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Siyanqoba: Girls’ Camp 2017

Siyanqoba Girls’ Camp 2017: “We are more than conquerors”

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This year, CAST will be hosting its second girls’ camp. Building on the success of the first camp, we hope to help the girls gain an understanding of resilience. The purpose of the camp is to equip girls with practical skills to build their physical, emotional, social, spiritual, and intellectual or cognitive resilience in the face of adversity. The camp also offers the girls a safe space for authentic engagement that will allow them to have fun, be brave, and feel safe enough to be vulnerable.

Here’s what you need to know about the camp:

When: 30 June – 02 July 2017

Where: Camp Noah (Richmond)

Who: 60 young girls (ages 13-18) selected from the CAST youth programmes run in local communities

Cost: The girls will raise R200 individually & CAST will sponsor R350 for each girl

How you can get involved:

  • Sponsor a girl to attend camp (R350 or $27).  You can donate via EFT or online at: https://www.givengain.com/cause/4933/campaigns/17462/
  • Donate materials: gift packets, A5 note books, bibles, pens.
  • Donate food items: popcorn, Marie biscuits, marshmallows, hot chocolate, hot dog rolls, chicken viennas, margarine, tomato sauce, sweets, juice, salt & Aromat.
  • Donate other items: board games, puzzles.

For more information contact Thandi Gova at: thandi@cast.org.za or 072 037 0884

CAST is a registered non-profit: 085-077 NPO. Donations are deductible in term of Section 18A of the Income Tax Act.

Bank Details:  CAST Trust, Nedbank, Westville Mall/138 026, No: 101 7717 672

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Ntombikhona’s Story

IMG_0302Every month, Ntombikhona walks over six kilometres to attend CAST’s Ministry Day in KwaDabeka and collect her CAST food parcel.

She first heard about CAST when she was trying to enroll her daughter at Sithokozile High School in KwaDabeka.  At the time, she had three other children in school and could not afford to pay her daughter’s school fees. Through CAST’s social worker, Ntombikhona was able to receive a school fee exemption for her daughter.                                              

CAST also sponsored her daughter’s school uniform and shoes.  As a result, her daughter was able to finish Matric.  Ntombikhona’s dream is for her children to pursue their education and for them to have a relationship with God.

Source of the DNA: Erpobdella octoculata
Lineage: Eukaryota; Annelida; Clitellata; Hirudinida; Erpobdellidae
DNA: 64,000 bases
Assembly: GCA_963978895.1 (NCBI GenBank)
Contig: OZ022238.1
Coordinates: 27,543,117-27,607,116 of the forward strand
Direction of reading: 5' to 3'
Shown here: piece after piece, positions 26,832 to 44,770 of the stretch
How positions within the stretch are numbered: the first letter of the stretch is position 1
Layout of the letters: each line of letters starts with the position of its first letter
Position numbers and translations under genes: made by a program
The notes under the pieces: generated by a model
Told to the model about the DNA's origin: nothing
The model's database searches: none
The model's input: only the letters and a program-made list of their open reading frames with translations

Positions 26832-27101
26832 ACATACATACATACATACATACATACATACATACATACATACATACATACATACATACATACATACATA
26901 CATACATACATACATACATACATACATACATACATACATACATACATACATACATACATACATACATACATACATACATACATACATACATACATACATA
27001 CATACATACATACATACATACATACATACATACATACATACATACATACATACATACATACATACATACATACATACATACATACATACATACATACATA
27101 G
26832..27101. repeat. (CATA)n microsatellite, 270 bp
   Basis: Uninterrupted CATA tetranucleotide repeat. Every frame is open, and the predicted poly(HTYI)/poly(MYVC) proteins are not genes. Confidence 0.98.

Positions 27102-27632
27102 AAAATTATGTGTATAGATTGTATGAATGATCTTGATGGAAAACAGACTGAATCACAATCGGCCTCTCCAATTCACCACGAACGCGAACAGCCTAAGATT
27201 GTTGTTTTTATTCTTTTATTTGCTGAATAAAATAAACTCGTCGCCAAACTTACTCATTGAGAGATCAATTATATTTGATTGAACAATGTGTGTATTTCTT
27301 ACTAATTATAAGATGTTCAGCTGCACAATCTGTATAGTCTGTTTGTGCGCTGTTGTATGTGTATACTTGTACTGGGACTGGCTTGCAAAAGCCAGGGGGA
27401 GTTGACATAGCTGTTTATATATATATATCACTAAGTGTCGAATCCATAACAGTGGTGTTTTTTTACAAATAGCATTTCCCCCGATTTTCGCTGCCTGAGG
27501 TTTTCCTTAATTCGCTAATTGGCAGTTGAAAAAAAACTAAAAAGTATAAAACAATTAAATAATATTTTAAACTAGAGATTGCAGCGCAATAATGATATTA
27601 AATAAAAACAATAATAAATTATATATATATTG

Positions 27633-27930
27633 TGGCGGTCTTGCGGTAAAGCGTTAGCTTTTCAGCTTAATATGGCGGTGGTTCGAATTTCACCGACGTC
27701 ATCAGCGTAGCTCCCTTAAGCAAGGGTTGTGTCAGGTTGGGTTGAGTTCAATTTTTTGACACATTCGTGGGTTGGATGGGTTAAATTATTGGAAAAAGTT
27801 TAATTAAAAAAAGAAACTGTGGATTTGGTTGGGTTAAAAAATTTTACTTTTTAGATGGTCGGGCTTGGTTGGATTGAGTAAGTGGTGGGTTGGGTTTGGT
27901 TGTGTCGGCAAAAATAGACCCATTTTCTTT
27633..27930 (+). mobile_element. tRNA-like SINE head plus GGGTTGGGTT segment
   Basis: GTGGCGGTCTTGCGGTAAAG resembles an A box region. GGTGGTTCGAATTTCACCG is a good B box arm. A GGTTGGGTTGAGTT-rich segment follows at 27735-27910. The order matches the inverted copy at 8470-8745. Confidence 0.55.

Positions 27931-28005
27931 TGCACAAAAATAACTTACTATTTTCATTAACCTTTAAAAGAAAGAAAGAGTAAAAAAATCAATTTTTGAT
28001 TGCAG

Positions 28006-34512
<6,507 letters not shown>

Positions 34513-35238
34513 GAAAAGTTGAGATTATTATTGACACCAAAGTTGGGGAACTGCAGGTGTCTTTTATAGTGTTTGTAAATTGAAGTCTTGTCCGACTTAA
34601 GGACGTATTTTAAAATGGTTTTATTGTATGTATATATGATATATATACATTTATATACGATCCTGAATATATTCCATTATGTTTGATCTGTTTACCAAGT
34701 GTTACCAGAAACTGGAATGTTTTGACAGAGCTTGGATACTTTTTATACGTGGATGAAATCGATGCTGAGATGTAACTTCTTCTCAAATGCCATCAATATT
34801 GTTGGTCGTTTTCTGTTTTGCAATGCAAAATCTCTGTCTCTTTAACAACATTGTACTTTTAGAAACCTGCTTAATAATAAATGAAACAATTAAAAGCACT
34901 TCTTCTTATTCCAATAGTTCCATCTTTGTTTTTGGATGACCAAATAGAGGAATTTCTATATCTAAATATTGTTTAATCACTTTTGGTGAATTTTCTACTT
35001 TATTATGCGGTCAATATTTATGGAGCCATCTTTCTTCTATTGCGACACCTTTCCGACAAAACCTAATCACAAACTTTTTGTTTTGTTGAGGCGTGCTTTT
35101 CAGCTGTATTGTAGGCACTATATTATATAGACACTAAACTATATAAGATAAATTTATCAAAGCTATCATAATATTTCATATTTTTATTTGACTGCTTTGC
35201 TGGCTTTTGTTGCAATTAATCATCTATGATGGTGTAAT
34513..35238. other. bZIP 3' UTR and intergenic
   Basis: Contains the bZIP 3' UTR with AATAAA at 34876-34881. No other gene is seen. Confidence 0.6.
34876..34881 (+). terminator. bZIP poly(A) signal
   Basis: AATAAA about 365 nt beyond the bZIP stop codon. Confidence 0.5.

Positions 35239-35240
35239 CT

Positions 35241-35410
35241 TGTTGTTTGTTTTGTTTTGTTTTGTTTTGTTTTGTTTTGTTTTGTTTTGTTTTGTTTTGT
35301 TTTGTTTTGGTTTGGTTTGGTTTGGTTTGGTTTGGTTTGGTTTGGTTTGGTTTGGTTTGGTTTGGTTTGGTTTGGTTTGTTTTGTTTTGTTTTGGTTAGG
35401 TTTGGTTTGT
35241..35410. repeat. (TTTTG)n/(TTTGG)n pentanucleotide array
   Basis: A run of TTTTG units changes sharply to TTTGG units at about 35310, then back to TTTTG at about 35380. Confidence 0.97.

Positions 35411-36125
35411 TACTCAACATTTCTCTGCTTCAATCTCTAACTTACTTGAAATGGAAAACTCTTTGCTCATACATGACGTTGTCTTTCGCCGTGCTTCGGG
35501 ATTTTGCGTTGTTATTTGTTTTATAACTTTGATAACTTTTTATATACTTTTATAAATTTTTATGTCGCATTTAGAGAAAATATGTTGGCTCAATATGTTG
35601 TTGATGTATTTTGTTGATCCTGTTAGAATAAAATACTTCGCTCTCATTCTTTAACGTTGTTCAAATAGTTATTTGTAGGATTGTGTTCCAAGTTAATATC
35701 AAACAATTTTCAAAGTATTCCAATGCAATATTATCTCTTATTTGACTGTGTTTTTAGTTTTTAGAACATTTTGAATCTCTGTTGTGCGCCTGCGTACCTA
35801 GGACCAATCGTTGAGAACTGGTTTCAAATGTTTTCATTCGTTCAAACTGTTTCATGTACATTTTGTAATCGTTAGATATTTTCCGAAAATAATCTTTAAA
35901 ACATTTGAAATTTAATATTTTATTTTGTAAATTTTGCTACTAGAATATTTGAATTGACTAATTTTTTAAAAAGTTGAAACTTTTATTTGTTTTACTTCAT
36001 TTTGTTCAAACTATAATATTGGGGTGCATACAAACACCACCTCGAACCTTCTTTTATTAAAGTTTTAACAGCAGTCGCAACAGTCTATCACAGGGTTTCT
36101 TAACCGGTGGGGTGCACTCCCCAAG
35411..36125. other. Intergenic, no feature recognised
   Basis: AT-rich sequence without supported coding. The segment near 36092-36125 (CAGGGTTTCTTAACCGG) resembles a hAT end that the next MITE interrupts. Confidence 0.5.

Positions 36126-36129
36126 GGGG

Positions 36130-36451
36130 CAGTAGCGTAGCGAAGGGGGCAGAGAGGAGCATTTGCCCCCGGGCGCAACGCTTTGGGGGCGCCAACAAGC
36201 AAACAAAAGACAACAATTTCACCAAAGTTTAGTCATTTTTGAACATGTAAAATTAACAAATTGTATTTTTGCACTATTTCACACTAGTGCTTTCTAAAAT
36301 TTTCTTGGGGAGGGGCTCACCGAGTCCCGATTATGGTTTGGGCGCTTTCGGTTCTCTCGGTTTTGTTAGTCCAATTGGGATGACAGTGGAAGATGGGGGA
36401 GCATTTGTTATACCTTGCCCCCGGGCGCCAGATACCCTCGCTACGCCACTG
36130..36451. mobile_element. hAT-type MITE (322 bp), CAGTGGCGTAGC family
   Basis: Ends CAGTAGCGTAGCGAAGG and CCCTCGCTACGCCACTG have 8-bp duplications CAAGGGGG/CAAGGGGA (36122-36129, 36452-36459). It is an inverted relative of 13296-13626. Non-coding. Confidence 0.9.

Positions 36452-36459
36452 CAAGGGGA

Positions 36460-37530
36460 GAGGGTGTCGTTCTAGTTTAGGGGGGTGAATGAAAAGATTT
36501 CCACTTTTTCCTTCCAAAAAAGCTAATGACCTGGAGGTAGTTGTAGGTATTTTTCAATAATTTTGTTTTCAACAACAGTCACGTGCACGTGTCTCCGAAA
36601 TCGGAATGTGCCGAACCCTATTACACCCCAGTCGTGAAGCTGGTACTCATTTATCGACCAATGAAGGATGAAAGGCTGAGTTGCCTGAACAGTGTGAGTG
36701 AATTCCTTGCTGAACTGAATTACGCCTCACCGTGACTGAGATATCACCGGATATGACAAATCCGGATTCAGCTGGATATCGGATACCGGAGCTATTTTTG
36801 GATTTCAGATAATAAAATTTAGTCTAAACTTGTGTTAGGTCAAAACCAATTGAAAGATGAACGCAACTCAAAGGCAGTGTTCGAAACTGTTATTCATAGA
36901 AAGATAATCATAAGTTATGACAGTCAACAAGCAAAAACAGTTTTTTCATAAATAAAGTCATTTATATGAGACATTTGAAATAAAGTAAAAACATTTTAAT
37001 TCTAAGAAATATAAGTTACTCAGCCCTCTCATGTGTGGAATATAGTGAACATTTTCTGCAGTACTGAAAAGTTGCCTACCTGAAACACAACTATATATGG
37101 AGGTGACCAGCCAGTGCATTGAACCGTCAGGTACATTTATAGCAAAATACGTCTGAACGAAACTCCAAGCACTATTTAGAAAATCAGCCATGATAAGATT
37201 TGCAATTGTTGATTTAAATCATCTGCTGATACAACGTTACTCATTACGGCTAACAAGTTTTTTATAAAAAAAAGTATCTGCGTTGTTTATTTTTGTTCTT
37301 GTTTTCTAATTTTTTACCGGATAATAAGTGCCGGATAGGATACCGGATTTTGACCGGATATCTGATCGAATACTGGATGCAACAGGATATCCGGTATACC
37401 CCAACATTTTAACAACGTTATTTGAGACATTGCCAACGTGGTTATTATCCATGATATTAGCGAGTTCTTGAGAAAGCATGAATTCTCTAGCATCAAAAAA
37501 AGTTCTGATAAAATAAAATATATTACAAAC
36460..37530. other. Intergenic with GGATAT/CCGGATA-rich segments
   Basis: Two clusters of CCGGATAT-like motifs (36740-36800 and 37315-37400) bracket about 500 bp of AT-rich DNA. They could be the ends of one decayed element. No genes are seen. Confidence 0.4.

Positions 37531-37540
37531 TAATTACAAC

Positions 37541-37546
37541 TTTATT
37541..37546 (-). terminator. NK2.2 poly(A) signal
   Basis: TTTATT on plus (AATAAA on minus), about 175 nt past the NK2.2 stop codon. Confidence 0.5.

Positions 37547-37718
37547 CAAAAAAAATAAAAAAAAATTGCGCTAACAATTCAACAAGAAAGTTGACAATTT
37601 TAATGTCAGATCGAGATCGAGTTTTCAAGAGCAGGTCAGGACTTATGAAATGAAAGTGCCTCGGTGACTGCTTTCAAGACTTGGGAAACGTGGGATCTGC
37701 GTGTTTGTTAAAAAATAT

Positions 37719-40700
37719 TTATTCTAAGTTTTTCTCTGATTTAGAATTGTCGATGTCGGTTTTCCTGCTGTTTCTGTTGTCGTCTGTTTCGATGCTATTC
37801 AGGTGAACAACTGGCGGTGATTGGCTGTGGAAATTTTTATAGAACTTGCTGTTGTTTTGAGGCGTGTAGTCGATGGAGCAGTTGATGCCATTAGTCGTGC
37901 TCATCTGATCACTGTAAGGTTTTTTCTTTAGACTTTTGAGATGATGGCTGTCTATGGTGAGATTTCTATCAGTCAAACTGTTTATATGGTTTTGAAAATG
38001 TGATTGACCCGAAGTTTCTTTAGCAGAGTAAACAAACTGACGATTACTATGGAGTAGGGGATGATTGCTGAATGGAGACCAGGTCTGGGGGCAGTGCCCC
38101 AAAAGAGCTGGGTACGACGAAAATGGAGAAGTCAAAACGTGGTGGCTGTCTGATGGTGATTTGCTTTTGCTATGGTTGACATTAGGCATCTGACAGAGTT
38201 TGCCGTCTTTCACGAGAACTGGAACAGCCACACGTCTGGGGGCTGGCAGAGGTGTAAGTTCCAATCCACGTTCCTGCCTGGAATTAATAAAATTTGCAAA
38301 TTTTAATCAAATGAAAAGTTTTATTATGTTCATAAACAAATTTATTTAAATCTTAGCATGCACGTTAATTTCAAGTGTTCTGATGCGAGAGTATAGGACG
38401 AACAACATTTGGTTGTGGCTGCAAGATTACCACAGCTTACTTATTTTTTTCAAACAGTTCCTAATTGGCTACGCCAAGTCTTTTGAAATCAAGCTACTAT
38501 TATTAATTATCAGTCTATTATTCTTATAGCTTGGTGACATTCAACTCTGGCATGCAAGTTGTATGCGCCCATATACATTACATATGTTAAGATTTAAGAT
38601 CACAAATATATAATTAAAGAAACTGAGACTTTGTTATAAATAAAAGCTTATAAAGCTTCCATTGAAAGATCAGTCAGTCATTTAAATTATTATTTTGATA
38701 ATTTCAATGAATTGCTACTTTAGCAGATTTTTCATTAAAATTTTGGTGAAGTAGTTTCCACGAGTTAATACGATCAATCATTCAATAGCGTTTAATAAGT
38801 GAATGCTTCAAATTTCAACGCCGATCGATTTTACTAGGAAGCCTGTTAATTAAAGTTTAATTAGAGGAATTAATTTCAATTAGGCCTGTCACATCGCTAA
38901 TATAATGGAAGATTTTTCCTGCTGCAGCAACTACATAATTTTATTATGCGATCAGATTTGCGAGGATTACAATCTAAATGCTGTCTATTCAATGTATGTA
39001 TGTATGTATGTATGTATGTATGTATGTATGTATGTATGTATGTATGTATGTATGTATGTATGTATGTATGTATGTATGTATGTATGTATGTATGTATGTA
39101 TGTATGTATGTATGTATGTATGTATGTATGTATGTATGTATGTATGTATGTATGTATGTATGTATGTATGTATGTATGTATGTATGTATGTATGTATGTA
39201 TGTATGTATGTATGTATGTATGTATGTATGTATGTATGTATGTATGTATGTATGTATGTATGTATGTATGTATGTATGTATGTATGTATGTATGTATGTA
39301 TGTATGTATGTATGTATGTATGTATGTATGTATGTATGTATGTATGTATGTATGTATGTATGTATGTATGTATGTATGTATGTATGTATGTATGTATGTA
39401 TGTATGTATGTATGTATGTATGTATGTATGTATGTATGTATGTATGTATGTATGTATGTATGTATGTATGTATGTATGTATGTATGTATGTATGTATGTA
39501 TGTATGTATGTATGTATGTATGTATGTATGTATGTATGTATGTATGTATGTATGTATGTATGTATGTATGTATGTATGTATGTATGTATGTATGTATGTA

Ntombikhona is also an avid netball player and volunteered to help Sibongile (a fellow food parcel recipient) coach the CAST’s girls’ netball team in KwaDabeka after doing the Poverty Stoplight Survey.

For R200 ($15), you can sponsor a food parcel to a local family in need.  CAST’s Relief Services are intended as a first step towards empowering these households and it is our aim to only have them on the food parcel programme for one year.  This is made possible by offering a holistic solution within CAST where families can be supported by the local church through other CAST development programmes.

For more information about how to donate and get involved, please contact Sandy Reid at:  031 266 8830 or sandy@cast.org.za

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Desmond & Asina

Desmond & Asina

Desmond & Asina

In 2011, a pamphlet posted on an inner-city Durban street pole caught the eye of a couple living nearby.  The pamphlet mentioned services offered at Addington Primary School, and listed the name of a woman, Yasmin Adams, who worked with CAST.

The couple, Desmond and Asina, were local street vendors struggling to make ends meet.  Their decision to visit Yasmin at Addington Primary School began a lasting friendship.

At first, Desmond and Asina were offered CAST food parcels and clothing bags to help them get back on their feet.  The couple were able to grow their business through Paradigm Shift business training.  Desmond and Asina were thriving, able to rent their own flat and support themselves.